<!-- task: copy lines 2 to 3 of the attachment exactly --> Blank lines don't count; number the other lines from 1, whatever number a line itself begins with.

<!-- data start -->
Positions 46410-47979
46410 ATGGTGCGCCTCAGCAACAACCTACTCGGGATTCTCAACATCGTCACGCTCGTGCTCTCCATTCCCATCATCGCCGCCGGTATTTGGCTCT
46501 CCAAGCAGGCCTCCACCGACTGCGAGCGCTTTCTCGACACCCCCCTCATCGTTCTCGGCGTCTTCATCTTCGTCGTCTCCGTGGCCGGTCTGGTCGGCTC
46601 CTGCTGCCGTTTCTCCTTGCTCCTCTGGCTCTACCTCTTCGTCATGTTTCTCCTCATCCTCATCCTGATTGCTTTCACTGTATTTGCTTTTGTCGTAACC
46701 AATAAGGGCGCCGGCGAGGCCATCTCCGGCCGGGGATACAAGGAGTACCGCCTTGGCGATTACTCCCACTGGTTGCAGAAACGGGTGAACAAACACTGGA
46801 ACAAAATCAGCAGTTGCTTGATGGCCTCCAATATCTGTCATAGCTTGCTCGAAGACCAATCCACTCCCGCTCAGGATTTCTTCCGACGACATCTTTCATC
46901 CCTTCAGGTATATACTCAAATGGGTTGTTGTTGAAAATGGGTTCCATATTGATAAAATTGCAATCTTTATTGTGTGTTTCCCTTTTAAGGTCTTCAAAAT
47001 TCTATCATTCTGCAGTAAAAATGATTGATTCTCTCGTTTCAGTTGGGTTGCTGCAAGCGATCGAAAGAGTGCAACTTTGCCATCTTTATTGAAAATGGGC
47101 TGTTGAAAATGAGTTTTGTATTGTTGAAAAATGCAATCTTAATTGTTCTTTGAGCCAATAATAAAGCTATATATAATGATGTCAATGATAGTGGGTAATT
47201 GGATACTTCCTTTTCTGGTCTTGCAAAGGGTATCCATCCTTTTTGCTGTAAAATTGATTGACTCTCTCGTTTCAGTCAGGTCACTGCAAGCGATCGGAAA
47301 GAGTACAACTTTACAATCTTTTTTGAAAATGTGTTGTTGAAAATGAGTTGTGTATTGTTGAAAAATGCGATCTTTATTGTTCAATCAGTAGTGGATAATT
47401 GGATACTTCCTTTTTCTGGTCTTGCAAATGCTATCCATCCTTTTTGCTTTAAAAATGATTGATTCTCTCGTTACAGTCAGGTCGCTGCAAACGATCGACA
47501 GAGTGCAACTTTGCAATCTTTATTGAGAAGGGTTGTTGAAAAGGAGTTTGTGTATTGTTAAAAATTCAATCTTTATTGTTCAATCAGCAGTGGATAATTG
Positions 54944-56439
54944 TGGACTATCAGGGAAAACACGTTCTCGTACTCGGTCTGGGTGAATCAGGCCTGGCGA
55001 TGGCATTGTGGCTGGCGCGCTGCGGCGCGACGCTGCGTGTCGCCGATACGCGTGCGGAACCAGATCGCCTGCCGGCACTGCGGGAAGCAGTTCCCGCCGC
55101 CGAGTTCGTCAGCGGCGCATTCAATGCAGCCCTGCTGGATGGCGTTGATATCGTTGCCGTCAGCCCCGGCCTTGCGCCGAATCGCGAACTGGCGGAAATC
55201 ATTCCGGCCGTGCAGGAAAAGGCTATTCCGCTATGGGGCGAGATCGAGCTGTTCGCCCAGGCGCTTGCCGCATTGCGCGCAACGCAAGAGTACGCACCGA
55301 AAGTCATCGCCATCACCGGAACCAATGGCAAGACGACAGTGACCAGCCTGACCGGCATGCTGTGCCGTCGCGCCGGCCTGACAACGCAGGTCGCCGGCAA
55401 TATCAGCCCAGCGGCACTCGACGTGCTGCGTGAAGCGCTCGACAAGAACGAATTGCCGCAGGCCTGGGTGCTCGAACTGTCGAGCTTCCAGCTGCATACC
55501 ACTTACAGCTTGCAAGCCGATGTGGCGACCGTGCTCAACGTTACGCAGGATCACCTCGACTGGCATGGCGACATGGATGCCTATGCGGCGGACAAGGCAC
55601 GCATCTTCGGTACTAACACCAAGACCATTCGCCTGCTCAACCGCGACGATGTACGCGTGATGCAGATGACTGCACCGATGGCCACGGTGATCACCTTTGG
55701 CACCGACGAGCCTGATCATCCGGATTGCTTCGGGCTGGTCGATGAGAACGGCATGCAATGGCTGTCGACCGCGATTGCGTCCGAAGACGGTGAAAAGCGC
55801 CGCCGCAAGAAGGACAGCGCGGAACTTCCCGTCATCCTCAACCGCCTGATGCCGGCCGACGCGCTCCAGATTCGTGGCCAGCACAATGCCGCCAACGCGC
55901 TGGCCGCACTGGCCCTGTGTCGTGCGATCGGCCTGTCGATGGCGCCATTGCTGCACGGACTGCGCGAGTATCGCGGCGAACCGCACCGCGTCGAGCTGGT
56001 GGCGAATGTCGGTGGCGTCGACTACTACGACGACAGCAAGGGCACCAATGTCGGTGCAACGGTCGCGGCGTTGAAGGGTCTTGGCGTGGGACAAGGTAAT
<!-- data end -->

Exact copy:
46410 ATGGTGCGCCTCAGCAACAACCTACTCGGGATTCTCAACATCGTCACGCTCGTGCTCTCCATTCCCATCATCGCCGCCGGTATTTGGCTCT
46501 CCAAGCAGGCCTCCACCGACTGCGAGCGCTTTCTCGACACCCCCCTCATCGTTCTCGGCGTCTTCATCTTCGTCGTCTCCGTGGCCGGTCTGGTCGGCTC